(Updated 2 p.m. Friday, Jan. 9, 2015)

Despite all the gains that Missouri Republicans made in last fall’s balloting, the state party appears headed for a showdown shortly over who should be its leader heading into the crucial 2016 elections.

Two St. Louisans – incumbent state GOP chairman Ed Martin and former party executive director John Hancock – are competing in an election to determine who gets Martin's job.

(via Wikimedia Commons/United States Senate)

The Missouri Democratic Party has tapped U.S. Sen. Dick Durbin, D-Ill., to be the keynote speaker for the state party’s annual Jefferson-Jackson Dinner, to be held June 7 at the Renaissance Grand Hotel in St. Louis.

File photo

Missouri’s Democratic and Republican parties have revamped their campaign operations, and installed new executive directors, just seven months before this fall’s elections.

The Missouri Democratic Party – which is fielding no candidate for state auditor -- also has taken the unusual step of dissolving the party’s state Senate and House campaign committees, folding control of those operations, and their money, into the state party’s coffers.

wikipedia images

(Updated 1:10 p.m. Mon., Feb. 10)

Within a few weeks, it’s Show-Me time for Missouri’s two major political parties — the Republicans and Democrats – as they showcase their new chairmen and their biggest stars for what could be a crucial election year.

At a time when the public is increasingly turning away from organized political parties and classifying themselves as independents, it’s still largely up to the political parties and their networks to round up the contenders to run for office.

This article first appeared in the St. Louis Beacon: The Missouri General Assembly’s nationally watched veto session has prompted sharply different reactions from state Republicans and Democrats, who both hope to capitalize on the results.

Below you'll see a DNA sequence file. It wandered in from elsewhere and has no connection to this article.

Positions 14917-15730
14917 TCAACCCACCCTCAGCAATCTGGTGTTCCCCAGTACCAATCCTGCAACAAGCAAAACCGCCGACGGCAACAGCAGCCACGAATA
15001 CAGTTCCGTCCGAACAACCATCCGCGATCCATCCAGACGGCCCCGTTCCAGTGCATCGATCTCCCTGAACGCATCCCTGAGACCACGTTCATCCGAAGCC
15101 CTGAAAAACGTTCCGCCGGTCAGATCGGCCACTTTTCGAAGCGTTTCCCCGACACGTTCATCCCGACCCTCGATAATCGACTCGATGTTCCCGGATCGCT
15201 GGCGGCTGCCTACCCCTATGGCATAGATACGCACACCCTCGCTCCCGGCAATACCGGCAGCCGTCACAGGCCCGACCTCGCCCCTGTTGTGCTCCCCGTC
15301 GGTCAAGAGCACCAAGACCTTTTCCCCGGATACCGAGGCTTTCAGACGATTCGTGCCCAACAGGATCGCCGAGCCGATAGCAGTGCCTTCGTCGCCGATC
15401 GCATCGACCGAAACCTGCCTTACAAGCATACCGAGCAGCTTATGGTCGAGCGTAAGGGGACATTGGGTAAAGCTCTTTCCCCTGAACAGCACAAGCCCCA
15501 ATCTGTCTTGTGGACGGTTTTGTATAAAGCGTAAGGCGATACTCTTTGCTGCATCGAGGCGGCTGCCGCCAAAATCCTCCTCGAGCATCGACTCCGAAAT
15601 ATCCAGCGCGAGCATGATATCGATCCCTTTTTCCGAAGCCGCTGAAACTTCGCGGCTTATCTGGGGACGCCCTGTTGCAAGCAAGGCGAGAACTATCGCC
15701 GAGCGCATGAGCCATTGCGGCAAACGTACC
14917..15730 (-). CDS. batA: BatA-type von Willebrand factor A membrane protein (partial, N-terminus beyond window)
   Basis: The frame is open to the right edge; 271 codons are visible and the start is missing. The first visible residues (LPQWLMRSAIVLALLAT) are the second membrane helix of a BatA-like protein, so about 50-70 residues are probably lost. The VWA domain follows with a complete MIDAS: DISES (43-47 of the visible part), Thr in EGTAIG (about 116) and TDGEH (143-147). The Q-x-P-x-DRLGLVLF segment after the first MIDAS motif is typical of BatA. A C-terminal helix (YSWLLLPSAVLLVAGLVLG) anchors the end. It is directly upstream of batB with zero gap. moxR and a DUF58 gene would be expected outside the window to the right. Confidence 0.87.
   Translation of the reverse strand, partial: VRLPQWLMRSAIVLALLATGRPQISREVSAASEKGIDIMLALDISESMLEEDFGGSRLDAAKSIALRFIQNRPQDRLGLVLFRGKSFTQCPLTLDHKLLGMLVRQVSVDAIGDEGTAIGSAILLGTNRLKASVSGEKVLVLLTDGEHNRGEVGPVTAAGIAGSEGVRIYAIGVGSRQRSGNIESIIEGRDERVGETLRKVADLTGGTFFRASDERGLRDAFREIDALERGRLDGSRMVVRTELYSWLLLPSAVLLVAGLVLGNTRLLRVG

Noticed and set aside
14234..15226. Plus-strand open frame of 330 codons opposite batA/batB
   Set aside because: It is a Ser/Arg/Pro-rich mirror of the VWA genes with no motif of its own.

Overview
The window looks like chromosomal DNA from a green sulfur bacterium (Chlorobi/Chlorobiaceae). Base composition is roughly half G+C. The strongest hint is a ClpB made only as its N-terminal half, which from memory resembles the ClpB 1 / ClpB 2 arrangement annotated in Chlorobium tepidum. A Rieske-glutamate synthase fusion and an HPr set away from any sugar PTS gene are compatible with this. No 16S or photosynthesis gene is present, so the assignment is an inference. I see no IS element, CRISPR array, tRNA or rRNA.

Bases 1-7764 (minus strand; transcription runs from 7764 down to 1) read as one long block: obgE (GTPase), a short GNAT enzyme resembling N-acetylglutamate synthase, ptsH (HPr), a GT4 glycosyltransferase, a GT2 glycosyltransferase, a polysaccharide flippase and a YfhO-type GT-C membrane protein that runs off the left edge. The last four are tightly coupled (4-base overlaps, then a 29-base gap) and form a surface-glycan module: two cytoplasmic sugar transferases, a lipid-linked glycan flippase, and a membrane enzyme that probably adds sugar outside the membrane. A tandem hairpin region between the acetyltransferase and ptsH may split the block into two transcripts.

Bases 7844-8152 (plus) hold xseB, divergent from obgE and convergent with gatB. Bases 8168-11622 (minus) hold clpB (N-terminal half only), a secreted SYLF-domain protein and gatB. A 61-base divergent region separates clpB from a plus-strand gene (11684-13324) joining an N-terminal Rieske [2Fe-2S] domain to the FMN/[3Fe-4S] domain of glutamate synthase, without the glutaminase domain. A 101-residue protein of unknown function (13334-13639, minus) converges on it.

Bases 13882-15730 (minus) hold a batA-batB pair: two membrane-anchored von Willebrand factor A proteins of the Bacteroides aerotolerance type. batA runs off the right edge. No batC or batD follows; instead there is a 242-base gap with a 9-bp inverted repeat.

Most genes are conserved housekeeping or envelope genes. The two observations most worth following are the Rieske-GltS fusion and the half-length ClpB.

A GOP lawmaker says he's committed to launching an effort to change the state’s constitution through amendment, while the state Democratic Party hopes the controversial veto votes will prompt more campaign cash.

Roy Temple, right, was unanimously elected Saturday as the chairman of the Missouri Democratic Party. He's speaking with St. Charles County Democratic Party chairman Morton Todd.
Jo Mannies | St. Louis Beacon | 2013

This article first appeared in the St. Louis Beacon: JEFFERSON CITY, Mo. --The last time that new Missouri Democratic Party chairman Roy Temple held a key role in state politics, his party controlled the state House and Senate and all but one statewide office.

This article first appeared in the St. Louis Beacon: Jackson County Executive Director Mike Sanders just announced that he’s stepping down as chairman of the Missouri Democratic Party as of Aug. 24, a move that sets the stage for a new party chief who's likely to be closer to U.S. Sen. Claire McCaskill and Missouri Attorney General Chris Koster.

This article first appeared in the St. Louis Beacon: Name: Roy Temple

Party:  Democrat

Age: 48

Education:  Southeast Missouri State University, University of Missouri-Columbia Law SchoolJob: Partner, Midwest Advocacy Group and Groundswell Creative, Des Moines-based political consulting firms.